Your Non-Spoiler Olympic Primetime Guide: August 7


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Everything you need to know about tonight's Olympic primetime coverage—without knowing what actually happened.

Feng Zhe of China comes in as the favorite. He’s the 2010 world champion and will be expecting to win his second gold after a first-place finish in the team competition. German Marcel Nguyen, the all-around silver medalist, and Japan’s brother pair Kazuhito and Yusuke Tanaka, the two highest scorers in qualifying, should also challenge for a place on the podium. There are no Americans competing, as it’s required to note. If you enjoy a well-executed parallel-bar routine, then watch—but the gold medalist takes this one pretty comfortably.

Americans Aly Raisman and Gabby Douglas are both competing, but the Chinese pair of Linlin Deng and Lu Sui and the Romanians Catalina Ponor and Larisa Iordache are the favorites. Two women from the same country pull away from the rest of the competitors giving their nation another gold and silver. The third place finisher is both surprising and disappointing at the same time. If you’re going to pass up on your last chane to watch Gabby Douglas at the 2012 Olympics, I hope you found a petting zoo that stays open night because there’s really no other excuse.

This is the last men’s gymnastics event in London—because men do not compete in rhythmic gymnastics at the Olympics. Americans Jonathan Horton and Danell Leyva both qualified for this event, but Zou Kai of China is the defending champ and favorite. Fabian Hambuchen of the up-and-coming German team is also expected to challenge for a medal. This is worth checking out to see if Levya or Horton can rally and cap off a pretty disappointing showing with a few medals.

This is your last chance to see members of maybe the greatest gymnastics team of all time compete at the Olympics. Aly Raisman has been the best on the floor for the U.S., but it’s also Jordyn Wieber’s only chance for an individual medal after failing to qualify for the all-around competition. Lauren Mitchell of Australia and Catalina Ponor of Romania are also medal threats. This ends up being a chance for some kind of “revenge”—a word that doesn’t necessarily apply when you’re tumbling and jumping on a mat, by yourself—for pretty much every gymnast competing. The end result is both satisfying and disappointing, no matter what your point of view is.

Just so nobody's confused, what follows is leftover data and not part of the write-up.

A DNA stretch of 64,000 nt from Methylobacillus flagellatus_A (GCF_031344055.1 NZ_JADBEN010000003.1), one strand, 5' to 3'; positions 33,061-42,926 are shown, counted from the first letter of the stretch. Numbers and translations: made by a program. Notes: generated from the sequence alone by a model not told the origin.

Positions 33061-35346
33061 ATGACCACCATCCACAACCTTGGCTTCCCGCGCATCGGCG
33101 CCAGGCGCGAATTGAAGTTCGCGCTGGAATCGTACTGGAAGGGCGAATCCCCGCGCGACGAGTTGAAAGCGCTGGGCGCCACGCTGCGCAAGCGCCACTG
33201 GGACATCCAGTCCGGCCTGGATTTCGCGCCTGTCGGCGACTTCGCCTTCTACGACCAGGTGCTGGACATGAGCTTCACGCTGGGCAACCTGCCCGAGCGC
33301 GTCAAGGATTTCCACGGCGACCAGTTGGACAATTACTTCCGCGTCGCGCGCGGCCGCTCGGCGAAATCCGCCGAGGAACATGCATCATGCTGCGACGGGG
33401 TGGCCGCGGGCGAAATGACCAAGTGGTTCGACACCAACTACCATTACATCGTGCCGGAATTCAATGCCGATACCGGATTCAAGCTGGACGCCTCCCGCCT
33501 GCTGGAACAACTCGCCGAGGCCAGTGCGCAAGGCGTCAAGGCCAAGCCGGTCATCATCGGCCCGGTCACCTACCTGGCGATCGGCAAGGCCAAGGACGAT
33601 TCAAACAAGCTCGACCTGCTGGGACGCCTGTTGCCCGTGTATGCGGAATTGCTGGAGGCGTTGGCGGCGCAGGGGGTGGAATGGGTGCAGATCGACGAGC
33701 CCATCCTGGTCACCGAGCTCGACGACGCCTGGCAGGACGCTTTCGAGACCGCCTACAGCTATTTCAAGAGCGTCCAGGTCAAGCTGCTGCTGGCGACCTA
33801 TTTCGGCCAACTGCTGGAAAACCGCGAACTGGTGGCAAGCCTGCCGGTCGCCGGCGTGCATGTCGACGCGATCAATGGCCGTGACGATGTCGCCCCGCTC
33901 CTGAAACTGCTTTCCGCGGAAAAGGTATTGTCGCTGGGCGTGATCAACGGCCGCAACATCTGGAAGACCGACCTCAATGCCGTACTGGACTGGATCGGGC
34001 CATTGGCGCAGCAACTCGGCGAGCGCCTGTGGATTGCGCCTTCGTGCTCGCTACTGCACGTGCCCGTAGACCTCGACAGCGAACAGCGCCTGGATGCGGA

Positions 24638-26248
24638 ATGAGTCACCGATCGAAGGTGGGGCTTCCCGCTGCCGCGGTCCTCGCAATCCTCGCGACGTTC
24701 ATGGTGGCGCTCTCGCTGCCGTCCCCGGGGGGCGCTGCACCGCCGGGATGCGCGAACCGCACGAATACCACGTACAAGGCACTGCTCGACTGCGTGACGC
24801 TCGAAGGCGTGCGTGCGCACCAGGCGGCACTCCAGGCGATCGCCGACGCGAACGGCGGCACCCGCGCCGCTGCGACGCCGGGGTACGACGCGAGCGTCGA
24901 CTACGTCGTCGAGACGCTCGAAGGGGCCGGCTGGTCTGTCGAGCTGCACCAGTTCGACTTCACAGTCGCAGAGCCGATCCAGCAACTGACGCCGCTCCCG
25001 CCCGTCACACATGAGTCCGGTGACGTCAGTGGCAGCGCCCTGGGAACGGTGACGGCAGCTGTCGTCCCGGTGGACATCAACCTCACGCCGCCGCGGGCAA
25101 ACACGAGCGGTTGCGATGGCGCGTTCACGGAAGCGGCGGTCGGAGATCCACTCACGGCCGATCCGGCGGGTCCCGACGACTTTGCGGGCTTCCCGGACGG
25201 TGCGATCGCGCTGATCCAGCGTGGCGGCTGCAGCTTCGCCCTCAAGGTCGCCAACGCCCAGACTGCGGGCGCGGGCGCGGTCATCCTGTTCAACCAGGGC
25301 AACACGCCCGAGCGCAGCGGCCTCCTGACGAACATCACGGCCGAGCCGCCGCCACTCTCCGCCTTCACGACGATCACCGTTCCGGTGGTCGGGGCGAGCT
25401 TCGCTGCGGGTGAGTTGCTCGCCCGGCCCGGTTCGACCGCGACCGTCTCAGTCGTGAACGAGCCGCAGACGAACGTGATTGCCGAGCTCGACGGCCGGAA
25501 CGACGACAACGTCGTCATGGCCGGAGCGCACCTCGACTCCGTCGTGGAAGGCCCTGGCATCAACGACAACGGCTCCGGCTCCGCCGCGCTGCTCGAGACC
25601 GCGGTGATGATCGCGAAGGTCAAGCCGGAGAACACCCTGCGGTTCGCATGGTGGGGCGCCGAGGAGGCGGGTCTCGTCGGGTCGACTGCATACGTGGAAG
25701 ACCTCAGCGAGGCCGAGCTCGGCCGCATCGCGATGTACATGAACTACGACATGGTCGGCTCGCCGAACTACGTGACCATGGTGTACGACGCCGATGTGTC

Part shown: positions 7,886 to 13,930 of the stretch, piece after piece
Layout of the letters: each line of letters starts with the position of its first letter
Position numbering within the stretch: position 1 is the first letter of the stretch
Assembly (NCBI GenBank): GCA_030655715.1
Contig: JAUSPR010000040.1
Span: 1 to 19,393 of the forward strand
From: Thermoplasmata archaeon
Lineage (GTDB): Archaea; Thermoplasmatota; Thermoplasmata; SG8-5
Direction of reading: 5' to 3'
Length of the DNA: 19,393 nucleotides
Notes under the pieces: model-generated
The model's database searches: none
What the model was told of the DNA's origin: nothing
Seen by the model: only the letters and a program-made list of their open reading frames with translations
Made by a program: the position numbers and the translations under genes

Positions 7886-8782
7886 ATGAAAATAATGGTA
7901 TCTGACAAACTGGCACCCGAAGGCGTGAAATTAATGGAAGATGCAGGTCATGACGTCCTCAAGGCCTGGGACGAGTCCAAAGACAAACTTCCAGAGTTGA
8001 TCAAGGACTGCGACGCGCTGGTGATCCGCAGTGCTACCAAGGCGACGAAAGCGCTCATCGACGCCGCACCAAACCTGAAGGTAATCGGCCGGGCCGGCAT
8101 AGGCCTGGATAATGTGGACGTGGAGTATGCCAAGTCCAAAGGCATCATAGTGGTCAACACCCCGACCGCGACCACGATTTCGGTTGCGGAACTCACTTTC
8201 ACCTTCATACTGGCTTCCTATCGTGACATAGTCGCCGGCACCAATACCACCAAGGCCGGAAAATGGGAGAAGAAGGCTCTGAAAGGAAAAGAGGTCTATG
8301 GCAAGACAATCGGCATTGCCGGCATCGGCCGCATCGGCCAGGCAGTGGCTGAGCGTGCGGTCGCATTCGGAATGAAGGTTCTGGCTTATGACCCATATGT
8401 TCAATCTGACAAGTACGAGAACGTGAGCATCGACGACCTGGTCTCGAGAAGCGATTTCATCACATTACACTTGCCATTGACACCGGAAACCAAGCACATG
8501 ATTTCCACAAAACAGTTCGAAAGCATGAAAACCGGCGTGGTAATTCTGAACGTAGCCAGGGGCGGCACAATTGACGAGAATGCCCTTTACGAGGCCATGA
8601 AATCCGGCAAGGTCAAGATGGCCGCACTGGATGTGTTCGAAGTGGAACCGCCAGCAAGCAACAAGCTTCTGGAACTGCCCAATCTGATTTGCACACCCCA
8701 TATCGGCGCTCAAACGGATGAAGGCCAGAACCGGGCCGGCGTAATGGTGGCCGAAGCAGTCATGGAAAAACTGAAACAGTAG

China has all five diving golds thus far in London, and they’re expected to continue that streak here with Qin Kai and defending gold medalist He Chong as the favorites. The Chinese have also won this event every year since 1996. Russia’s Ilya Zakharov would be the man to break these streaks, but anything less than gold for China would be a major shock. Well, that shock ends up being a distinct possibility with the competition coming down to the final dive. While the prospect of watching Russia and China duke it out on a springboard might not sound like the ideal Tuesday night, you do not want to miss this.

Ivan Ukhov once showed up to a high-jump competition drunk and still competed. He failed, terribly, but since then he’s gone on to become the best high jumper in the world. He’s favored here and is in contention all the way to the end, despite some more self-inflicted hijinks that you won’t want to miss. American Jesse Williams was considered a medal hopeful, but there’s another surprise competitor who pushes Ukhov all the way to the medal stand. Also, six people end up winning medals here—including me, after I had to hop up to shut off my stupid ceiling fan. Thanks, Olympics!

As is the case with all throwing-stuff events, it’s hard to get excited about something that just isn’t that great to watch on TV—especially when it’s presented in such a bit-piece way, as I’m sure it will be tonight. There are no Americans competing, but the guy who wins loses his mind after the competition is over and basically fulfills every stereotype you might have of a world-class discuss throw. So, there’s that.

Lolo Jones. Lolo Jones. Lolo Jones. Lolo Jones. Lolo Jones. Lolo Jones. Lolo Jones. Lolo Jones. Lolo Jones. Lolo Jones. Lolo Jones. Lolo Jones. Lolo Jones. Lolo Jones. Lolo Jones. Lolo Jones. Lolo Jones. Lolo Jones. Lolo Jones. Lolo Jones. Lolo Jones. Lolo Jones. Lolo Jones. Lolo Jones. Lolo Jones. Lolo Jones. Lolo Jones. Lolo Jones. Lolo Jones. Lolo Jones. Lolo Jones. Lolo Jones. Lolo Jones. Lolo Jones. Lolo Jones. Lolo Jones.

Um, sorry. Blame Lolo Jones for that. Anyway, this race is great. A record gets set, and only 0.02 seconds separate first and second. A lot of Americans go real fast, too. 

MEN’S 1,500M
Kenyans Silas Kiplagat and Asbel Kiprop took second and first, respectively, in last year’s World Championships. They’re probably the favorites, but Algeria’s Taoufik Makhloufi, who was kicked out and then un-kicked out of the Olympics, is also expected to challenge after an impressive performance in his semifinal heat. Here are some words to describe what happens in this race: bizarre, hilarious, weird, sports, absurd, sports, Olympics, The Olympic Spirit, and perfect.